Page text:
• 7.15pm: Two Popeye cartoons.
• 7.40pm: The Dagenham Girl Pipers and Drummers.
• 8.00pm: Newsreel.
• 8.30pm: Jan Ralfini and his Broadcasting Band.
• 9.00pm: Steffani and his 21 Singing Songsters.
• 9.30pm: Interval (in which Mr Reginald Forte introduced and demonstrated the Compton Grand Organ).
• 10.00pm: The main feature film—Frankenstein.
At 10.35pm, Billy Sutton arrived at the Ritz, having spent the last hour in the Argyle pub. Meanwhile, in the main auditorium a full capacity of 2500 people sat frozen, watching the film. How easily the collective psyche is mesmerised by shadows of dark and light that dance on a rectangular screen. How easily the human mind falls into that two-dimensional world! How easily we submit our senses to celluloid—its time, its place, its make-believe window of reality. Who can say what hypnotic effect this remarkable film had on its audience that night?4
Watching the film that night was sixteen-year-old Kitty Reilly, on her first date with local boy Johnny Murgatroyd. We can picture Johnny as he sat there, entranced; his thick-rimmed, penny-round glasses reflecting the strobe-like flashing white images; his mouth slightly agape as, on screen, the monster’s birth gathers momentum…
The table is finally lowered. One hand, limp, lifeless, hangs over the table’s edge. For what seems like an eternity, nothing happens. Then the fingers begin to twitch.
‘It’s alive—it’s alive—IT’S ALIVE!’ cries Frankenstein.
11pm: At the end of the film, the credits rolled. The screen ran blank, the houselights went up and the peach satin curtains glided across the stage.
Kitty Reilly started putting on her coat:
‘It wasn’t that scary, was it, Johnny? The film? It wasn’t that scary?’
‘Eh… No.’ Johnny, still seated, shut his mouth and straightened his glasses. ‘No, not at all.’
At that point, Henry Sutton, perfectly attired, as usual, in his best suit, stepped out on stage to give his announcements:
‘LADIES AND GENTLEMEN—PLEASE— IF I MAY… Please, ladies and gentlemen, thank you. If I could just have your attention for a moment…’
All eyes were on stage.
‘I’d just like to remind you that next weekend we have a special screening…’
A loud, clumping sound, like heavy footsteps. Some heard it. Some thought they heard it. Everyone ignored it.
‘… a great picture from MGM called A Free Soul. It’s a courtroom drama starring Norma Shearer…’
An inarticulate moan! Stuttering footsteps echoing around the theatre. Everyone heard that!
‘… Lionel Barrymore and Clark Gable…’
Clump! Clump! CLUMP! CLUMP! CLUMP! A hand appeared from behind the curtain. The thing that followed it…
The thing that followed it was beyond the comprehension of everyone.
And yet, there it was.
What was once a figment of film fantasy had now somehow manifested itself into the material world!
It’s the monster!
RUN! RUN! RUN FOR YOUR LIVES!
Who knows what primal terror erupted in the audience that night as Billy stood there in his biscuit-tin head? Back in 1932, the fear must have been like something those people had never known. Instantly, blind panic spread like wildfire. Many were wounded in the crazed clamour for the exit. One can only imagine Billy, bemused, stuck still on stage in his big boots, while Henry Sutton unsuccessfully tried to appeal for calm. It must have taken no more than ninety seconds for the whole building to be evacuated. In shocked silence, father and son looked out over the devastation. Seats had been ripped out; the beautiful stucco relief on the walls torn down; light fittings left hanging by a wire; the auditorium double doors practically off their hinges.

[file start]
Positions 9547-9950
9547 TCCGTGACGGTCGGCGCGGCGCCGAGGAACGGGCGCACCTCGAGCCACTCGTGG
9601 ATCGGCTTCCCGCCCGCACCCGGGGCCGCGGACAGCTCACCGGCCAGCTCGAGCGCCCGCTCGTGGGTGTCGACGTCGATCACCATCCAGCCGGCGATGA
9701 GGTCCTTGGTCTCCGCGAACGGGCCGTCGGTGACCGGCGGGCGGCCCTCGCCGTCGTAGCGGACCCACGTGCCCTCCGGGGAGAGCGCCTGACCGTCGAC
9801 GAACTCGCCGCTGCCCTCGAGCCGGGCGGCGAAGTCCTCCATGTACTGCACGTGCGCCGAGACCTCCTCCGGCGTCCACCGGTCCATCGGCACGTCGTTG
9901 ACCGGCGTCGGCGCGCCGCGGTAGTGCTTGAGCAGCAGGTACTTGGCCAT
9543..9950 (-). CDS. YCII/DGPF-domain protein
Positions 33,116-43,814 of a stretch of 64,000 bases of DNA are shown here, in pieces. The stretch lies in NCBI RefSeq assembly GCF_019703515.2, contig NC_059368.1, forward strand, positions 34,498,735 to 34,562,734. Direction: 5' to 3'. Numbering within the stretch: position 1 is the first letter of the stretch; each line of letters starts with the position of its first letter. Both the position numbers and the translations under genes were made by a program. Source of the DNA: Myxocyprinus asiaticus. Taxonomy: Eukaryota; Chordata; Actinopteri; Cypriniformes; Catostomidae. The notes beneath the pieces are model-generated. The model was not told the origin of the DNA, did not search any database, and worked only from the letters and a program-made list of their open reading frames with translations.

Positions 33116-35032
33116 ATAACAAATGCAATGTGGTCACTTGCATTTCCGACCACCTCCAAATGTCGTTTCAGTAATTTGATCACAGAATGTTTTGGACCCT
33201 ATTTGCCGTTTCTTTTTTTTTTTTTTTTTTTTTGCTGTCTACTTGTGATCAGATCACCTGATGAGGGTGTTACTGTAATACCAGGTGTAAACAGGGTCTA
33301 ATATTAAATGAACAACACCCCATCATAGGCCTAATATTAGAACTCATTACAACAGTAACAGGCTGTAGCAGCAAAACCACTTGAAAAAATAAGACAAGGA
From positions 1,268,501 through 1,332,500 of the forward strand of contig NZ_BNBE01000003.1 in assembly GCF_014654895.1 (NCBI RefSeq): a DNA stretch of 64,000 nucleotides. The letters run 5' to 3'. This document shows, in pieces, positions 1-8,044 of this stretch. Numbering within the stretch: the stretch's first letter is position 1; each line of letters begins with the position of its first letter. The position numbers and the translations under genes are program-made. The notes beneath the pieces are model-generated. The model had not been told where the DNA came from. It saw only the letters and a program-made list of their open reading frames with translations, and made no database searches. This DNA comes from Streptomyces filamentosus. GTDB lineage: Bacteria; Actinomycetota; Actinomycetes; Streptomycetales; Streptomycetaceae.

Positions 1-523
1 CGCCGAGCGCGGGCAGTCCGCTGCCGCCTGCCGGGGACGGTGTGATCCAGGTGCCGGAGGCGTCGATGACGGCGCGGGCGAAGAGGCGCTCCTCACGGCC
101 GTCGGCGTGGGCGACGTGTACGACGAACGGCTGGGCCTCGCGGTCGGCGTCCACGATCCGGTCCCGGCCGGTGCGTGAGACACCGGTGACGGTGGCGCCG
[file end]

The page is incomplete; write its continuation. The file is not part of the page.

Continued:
‘They’ve gone mad,’ said Henry Sutton.
‘Bloody hell,’ said Billy.
Just then, they heard the weak voice of a girl: ‘… help me… please somebody, help me.’
Without stopping to think and still wearing his Frankenstein helmet, Billy unburdened himself of his boots and ran down the side of the stage to the aisles.
Having lost Johnny, Kitty Reilly had been knocked unconscious by the demented tidal wave of people fighting to get out. She was just coming round, half-concussed, when Billy arrived at the end of the row of seats.
‘Here,’ he said. ‘Come here. I won’t hurt you.’
Kitty took one look at him and screamed.
No one entirely knows whether Kitty Reilly had been naturally inclined to a weak heart. But it’s more than likely that it was at that moment that the poor girl suffered the cardiac arrest that would kill her.
The monster had claimed its first victim.
Driven by who knows what and probably in a sense of panic, Billy gathered up the girl’s body in his arms and carried her out into the foyer. When he saw what was on the streets outside, he laid the girl down and ran back to the auditorium in shock.
‘Dad! Dad! There’s hundreds of people out there!’
What now follows is taken from the private journal of Police Sgt Grimshaw, Desk Sergeant on duty at Birkenhead Police Station that night:
I’d been called to a disturbance at the Ritz Picture House in Birkenhead at around 11.20pm. An unruly rabble had already gathered around the premises, and more townspeople were joining the throng by the minute. They carried flaming torches, bread knives, spanners, wrenches, garden spades, rakes— anything that could be used in defence against the creature. Initially, I thought the reports of ‘a monster’ a bit outlandish, to say the least. Then I saw the thing with my own eyes. Pushing my way to the front doors of the cinema, I arrived just in time to witness the fiend striding into the foyer—the battered corpse of an infant in his arms! He dropped the body to the ground, like a warning never to enter, before skulking back into the shadows. I was the senior officer on duty that night and there was no time to call for reinforcements! A decision had to be made at ground level, on the spot. ‘We’re going in!’ I declared to the assembled crowd. ‘We’re going in to confront the monster!’ ‘Kill the monster! Kill the monster!’ They chanted in unison.5
Billy and his father were inside, no doubt deciding what to do next, when what was left of the double doors smashed open, and a riot of faces burst in.
‘There he is!’ cried one of the marauding avengers, a robust man in a white vest.